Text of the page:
Teen's project draws accolades

Posted: Sunday, May 24, 2009

If this month is any indication of Lincoln Wensley's future, it will be bright, as the Kenai Central High School sophomore has been honored with two national awards in the past 30 days.

Photo Courtesy Of Prudential
Photo Courtesy Of Prudential
Former First Lady Laura Bush speaks with Lincoln Wensley of Kenai and Katherine Dolma of Homer during the 2009 Prudential Spirit of Community Awards in Washington, D.C. on May 3. The two Kenai Peninsula youths were awarded for outstanding volunteer work in their respective communities.

"It all started with a dune project for the Caring for the Kenai contest two years ago," he said.

Under the tutelage of Kenai High instructor Richard Fredrick, Wensley, 16, developed a project for the environmental competition that aimed to protect the sensitive dunes and beach grass around the mouth of the Kenai River from human impact -- a contributing factor to coastal erosion in the area. He put together a three-minute video that informed people about the fragile dune environment and provided tips on how to protect it.

"I saw, and I think the city agreed, that this was a very big issue that needed to be recognized," Wensley said.

With a grant from the city of Kenai, his movie was distributed on DVDs to local visitor centers, chambers of commerce and other organizations. He also produced a shorter version that was broadcast as a public service announcement on local television stations. He recruited several community leaders to record a series of PSAs for the radio.

Wensley also made presentations at local elementary schools, and his project was featured in a city of Kenai newsletter mailed to every household in town.

"I ended up winning the Caring for the Kenai contest that year. After that, I was advised by my counselor to apply for these other programs," he said, referring to the Prudential Spirit of the Community Award program and the President's Environmental Youth Award (PEYA) program.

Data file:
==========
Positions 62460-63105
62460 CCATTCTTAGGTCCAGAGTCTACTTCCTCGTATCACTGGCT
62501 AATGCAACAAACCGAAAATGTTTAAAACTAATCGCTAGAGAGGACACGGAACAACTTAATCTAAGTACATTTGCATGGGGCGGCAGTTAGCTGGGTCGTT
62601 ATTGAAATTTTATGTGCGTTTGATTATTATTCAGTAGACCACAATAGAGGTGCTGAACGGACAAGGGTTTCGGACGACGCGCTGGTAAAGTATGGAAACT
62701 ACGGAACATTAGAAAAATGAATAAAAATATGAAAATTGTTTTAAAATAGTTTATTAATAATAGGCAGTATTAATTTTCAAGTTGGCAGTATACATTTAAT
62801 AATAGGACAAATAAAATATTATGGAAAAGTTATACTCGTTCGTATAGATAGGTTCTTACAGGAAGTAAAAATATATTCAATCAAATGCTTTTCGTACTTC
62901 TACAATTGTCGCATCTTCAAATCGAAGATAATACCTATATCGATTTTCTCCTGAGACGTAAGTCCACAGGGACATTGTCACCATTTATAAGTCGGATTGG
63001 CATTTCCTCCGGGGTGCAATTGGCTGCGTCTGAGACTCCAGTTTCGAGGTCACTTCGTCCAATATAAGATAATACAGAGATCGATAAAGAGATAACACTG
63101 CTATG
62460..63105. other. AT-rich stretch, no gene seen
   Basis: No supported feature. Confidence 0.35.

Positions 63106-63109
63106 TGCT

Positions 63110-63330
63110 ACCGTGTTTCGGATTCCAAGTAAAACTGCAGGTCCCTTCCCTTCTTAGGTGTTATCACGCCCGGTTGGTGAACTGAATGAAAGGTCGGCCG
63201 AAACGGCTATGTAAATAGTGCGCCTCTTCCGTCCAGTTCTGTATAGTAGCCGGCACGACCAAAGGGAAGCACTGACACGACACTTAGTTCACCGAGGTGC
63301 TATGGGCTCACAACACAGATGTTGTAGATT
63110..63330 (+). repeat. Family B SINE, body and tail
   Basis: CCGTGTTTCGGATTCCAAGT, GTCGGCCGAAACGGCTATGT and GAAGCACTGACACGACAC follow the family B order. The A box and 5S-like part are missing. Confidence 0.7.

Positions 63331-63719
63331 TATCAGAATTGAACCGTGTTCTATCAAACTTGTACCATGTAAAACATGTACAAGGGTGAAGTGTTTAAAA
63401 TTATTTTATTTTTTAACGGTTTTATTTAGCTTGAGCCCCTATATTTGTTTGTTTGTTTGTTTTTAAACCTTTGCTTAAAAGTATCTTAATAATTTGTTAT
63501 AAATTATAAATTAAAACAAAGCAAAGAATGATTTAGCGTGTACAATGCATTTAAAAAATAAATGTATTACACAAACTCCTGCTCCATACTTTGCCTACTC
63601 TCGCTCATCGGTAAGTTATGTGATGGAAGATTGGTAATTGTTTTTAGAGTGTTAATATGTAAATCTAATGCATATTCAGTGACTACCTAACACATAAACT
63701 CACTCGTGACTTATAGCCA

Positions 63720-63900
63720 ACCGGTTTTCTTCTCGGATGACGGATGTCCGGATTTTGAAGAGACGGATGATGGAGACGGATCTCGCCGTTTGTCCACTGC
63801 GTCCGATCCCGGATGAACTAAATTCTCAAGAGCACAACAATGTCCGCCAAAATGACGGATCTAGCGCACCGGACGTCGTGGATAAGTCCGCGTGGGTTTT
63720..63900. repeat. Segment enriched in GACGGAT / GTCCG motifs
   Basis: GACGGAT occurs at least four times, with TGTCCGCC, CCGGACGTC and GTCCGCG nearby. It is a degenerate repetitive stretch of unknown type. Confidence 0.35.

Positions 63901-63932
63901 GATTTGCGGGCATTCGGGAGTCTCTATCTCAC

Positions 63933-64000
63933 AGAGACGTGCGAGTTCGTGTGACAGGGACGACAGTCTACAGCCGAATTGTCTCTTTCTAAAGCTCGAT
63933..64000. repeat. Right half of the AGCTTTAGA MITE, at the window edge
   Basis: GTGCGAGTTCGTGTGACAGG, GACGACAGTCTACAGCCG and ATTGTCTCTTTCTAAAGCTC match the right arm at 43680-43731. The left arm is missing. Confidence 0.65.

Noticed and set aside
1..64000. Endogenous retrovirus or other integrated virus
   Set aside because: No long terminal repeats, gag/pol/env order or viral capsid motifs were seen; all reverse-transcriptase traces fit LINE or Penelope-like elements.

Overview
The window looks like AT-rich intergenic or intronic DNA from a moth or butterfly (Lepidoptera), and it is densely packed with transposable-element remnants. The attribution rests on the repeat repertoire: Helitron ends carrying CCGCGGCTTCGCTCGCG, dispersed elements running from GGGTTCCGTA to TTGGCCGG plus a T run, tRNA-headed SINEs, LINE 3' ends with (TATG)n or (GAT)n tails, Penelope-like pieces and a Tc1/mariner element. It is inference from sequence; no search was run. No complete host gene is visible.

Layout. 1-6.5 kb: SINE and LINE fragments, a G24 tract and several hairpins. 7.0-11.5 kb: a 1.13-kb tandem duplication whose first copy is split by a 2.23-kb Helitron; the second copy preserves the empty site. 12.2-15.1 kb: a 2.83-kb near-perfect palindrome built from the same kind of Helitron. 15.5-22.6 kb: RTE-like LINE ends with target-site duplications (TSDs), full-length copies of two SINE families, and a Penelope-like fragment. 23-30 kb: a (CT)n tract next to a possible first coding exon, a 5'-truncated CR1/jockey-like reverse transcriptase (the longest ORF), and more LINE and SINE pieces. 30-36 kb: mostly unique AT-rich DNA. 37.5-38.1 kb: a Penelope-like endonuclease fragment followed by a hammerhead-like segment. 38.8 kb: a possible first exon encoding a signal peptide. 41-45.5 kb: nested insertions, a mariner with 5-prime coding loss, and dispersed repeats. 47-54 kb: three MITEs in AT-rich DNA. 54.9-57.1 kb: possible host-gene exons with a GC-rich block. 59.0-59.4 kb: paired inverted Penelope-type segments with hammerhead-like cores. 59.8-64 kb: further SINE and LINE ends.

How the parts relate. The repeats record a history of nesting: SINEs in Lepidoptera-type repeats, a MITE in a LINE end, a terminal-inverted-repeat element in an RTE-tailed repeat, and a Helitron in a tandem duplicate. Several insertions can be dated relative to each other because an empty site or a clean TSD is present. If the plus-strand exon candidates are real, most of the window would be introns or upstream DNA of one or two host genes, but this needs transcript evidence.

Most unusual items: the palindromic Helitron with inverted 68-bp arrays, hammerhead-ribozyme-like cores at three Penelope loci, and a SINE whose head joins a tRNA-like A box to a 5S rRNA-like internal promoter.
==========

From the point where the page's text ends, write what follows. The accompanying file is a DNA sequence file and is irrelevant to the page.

The Prudential Spirit of the Community Award, conducted in partnership with the National Association of Secondary School Principals, seeks to encourage youth volunteerism and identify and reward young role models.

Wensley was selected as one of 100 winners from more than 20,000 applicants. He was also one of only two youths chosen from Alaska. The other was Katherine Dolma, 13, of Homer. On May 4, the two, and their families, were flown to Washington, D.C. -- with all expenses paid -- where they each received $1,000 awards, as well as personal congratulations from former First Lady Laura Bush.

"It was a little nerve-wracking at first, but getting up to talk to her wasn't that bad," Wensley said of the experience.

Roughly a week later, Wensley again flew to D.C. with his family -- with all expenses paid -- and accepted another award and another $1,000 check, only this time it was for the PEYA award.

PEYA invites youth from all 50 states to participate in the program which recognizes projects that demonstrate a young person's commitment to the environment. Wensley was the Environmental Protection Agency Region 10 winner.

"Basically, the way the EPA splits it up, I won for the Alaska region, which also includes Oregon, Washington and Idaho," he said.

As to the two national awards, Wensely said he felt honored to receive them.

"Both are equal in scope, so they are very exciting and fulfilling," he said.

However, Wensley didn't set out to win awards, he set out to educate visitors and the local community about an environmental issue, and in that respect, he feels like he has also succeeded.

In the past few years since he developed his project, Kenai has passed an ordinance that increased the fine for trespassing on the dunes from $100 to $500, and the city assigned two officers to patrol the beach during the peak of the fishing season.

"Family members and friends have also told me they started asking people to get off the dunes after they saw the video, so I think we're seeing positive results," he said.

Wensley said he has also started to think about pursuing an environmental career after high school, as a result of seeing the positive effects of his project.

"It showed me the impact one person can have, so I've been thinking about becoming an environmental lawyer. I think all of this would be a good start toward that career," he said.

Joseph Robertia can be reached at joseph.robertia@peninsulaclarion.com.

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